Two different micro-optical microphones are presented. The first is based on interferometric read-out of a deflecting membrane, based on the Fabry-Perot principle. The sensing device is produced in Silicon by combining standard CMOS and MEMS processing. This ensures that high accuracy alignment and low cost production can be obtained. Optical sensor elements with a ring structure are included on one of the Fabry-Perot surfaces whereas the other surface is an optically transparent membrane. Light from an uncollimated light source such as a semiconductor laser or a LED, will form a ring pattern when transmitted through the membrane.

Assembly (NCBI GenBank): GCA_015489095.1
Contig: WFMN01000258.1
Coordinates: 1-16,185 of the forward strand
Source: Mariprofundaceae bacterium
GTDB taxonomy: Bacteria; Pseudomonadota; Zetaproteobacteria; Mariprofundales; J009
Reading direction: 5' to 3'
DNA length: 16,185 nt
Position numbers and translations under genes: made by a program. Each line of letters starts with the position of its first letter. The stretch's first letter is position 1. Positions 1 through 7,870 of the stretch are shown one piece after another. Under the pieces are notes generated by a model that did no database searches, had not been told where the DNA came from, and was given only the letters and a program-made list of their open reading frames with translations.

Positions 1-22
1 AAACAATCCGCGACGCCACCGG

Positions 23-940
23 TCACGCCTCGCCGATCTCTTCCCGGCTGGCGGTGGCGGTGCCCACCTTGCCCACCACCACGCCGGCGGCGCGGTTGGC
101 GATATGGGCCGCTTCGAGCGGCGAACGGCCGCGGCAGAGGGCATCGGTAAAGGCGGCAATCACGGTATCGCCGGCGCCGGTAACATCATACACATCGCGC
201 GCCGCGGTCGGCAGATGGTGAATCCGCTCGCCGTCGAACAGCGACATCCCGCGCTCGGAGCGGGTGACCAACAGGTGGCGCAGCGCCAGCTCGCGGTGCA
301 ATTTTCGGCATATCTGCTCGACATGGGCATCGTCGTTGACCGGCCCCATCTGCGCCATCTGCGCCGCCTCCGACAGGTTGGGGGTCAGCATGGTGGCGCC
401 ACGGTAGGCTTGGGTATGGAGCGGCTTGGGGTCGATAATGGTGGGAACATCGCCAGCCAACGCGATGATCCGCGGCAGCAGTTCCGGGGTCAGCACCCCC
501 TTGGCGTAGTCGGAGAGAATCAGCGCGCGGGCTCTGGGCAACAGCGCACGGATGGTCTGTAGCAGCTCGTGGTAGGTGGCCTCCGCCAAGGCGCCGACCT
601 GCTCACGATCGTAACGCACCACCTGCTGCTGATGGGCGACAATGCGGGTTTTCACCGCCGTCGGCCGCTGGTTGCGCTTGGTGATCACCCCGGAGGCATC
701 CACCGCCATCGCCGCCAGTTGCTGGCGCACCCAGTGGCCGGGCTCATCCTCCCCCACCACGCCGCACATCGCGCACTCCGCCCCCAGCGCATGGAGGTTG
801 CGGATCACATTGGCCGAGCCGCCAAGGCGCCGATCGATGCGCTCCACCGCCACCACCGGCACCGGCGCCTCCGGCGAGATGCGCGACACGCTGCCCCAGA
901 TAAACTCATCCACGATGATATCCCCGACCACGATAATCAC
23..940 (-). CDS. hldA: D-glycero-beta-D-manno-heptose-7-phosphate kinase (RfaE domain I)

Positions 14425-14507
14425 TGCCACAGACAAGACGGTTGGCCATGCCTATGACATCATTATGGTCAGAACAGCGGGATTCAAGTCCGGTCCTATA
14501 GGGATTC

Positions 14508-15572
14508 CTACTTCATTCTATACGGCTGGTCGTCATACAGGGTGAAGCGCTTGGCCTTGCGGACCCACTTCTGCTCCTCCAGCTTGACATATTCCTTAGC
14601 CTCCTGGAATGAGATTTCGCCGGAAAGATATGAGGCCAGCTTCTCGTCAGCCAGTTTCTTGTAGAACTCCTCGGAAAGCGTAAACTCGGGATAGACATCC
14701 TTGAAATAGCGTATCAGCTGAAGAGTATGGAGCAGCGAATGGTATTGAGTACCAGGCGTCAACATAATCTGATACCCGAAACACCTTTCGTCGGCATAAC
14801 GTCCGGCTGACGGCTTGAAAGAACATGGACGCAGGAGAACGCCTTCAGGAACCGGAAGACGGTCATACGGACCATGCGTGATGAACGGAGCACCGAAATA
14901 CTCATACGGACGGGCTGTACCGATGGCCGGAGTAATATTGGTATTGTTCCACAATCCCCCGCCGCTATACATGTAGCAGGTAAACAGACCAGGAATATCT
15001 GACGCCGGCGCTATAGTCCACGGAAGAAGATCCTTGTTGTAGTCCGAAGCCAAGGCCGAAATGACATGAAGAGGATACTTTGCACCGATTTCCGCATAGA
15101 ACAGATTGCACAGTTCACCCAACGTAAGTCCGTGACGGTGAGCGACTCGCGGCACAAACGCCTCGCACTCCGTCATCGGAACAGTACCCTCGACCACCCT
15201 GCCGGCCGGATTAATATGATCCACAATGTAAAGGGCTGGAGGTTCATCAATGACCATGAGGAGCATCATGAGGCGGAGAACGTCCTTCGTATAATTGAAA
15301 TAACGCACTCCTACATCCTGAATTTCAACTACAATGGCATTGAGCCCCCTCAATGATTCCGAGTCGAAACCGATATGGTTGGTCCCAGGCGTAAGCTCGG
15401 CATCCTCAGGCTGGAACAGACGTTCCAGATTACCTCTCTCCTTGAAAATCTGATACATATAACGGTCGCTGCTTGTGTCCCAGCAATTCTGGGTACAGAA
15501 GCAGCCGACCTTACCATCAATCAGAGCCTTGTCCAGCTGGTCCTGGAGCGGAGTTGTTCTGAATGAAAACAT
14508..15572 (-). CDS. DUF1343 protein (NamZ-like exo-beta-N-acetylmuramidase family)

The other microphone principle presented is based on a diffractive lens. The structure has a metallic ring pattern separated from a reflecting membrane with an air gap. When the air gap is an odd number of quarter wavelengths of the impinging light, these surfaces form a binary phase diffractive lens. By placing a light source and a detector in the focal plane of the lens, the measured intensity will be highly sensitive to the position of the membrane. Similarly to the first microphone this device can be mass produced at low cost using micromachining techniques.
Results from prototype devices will be presented, proving both principles and showing excellent properties compared to expensive commercially available condenser microphones.